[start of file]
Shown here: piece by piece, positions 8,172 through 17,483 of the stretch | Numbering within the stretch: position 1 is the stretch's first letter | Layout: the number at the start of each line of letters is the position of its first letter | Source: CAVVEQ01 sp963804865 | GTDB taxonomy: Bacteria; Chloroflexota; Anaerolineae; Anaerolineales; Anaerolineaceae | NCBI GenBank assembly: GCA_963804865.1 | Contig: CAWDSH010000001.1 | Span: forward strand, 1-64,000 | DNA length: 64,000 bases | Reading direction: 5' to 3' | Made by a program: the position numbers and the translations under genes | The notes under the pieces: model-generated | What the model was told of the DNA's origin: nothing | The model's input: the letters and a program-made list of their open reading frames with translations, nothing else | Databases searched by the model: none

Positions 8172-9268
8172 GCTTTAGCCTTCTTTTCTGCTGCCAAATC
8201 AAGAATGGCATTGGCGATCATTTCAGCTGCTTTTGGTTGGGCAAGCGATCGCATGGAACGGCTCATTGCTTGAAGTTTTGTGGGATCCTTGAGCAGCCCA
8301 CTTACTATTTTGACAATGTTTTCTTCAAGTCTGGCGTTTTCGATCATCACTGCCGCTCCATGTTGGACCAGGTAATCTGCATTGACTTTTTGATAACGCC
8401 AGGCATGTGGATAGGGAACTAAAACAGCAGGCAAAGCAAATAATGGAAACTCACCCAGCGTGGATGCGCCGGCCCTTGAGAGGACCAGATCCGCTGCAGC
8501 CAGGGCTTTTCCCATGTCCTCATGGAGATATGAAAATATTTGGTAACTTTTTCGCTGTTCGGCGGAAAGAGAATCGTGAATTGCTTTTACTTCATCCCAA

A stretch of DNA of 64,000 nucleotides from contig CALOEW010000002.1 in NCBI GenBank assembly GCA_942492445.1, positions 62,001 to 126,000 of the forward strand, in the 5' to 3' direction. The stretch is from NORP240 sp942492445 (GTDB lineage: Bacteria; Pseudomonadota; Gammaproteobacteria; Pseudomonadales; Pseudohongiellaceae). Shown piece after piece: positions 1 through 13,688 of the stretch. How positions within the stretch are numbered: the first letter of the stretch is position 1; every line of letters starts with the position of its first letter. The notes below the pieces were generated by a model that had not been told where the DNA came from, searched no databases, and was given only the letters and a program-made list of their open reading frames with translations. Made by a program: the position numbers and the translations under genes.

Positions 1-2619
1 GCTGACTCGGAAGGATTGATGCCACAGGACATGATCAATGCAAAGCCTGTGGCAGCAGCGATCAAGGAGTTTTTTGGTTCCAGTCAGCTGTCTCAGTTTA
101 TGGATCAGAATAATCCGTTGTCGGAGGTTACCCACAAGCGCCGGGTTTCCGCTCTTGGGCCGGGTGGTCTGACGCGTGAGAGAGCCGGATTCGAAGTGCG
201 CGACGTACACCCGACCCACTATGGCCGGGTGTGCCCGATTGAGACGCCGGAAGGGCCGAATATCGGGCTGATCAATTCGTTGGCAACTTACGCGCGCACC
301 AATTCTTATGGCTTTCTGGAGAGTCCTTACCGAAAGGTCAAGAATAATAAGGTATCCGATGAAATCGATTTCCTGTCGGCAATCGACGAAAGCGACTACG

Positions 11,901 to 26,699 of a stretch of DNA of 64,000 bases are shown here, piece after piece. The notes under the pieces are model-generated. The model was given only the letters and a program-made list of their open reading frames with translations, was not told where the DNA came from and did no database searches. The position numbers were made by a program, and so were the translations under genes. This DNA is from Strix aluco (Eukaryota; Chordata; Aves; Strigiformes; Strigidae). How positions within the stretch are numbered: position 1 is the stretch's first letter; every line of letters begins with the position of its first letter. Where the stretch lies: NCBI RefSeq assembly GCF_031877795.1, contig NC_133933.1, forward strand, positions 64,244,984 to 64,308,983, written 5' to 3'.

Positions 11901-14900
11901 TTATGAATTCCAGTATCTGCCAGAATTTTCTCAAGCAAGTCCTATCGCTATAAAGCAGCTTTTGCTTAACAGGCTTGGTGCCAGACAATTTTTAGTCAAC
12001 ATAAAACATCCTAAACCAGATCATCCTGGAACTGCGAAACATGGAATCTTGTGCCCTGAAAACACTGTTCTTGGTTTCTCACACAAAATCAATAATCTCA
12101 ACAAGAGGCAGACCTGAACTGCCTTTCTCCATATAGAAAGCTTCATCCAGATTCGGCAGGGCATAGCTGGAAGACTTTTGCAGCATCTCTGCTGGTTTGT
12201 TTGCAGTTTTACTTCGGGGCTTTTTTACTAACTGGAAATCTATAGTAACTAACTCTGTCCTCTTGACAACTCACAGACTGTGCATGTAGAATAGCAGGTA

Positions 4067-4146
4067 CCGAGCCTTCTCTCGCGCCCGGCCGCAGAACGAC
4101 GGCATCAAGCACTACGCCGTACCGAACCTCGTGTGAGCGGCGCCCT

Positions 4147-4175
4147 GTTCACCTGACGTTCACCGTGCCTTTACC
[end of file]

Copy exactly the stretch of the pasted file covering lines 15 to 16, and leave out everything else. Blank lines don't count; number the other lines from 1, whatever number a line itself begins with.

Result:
Positions 11901-14900
11901 TTATGAATTCCAGTATCTGCCAGAATTTTCTCAAGCAAGTCCTATCGCTATAAAGCAGCTTTTGCTTAACAGGCTTGGTGCCAGACAATTTTTAGTCAAC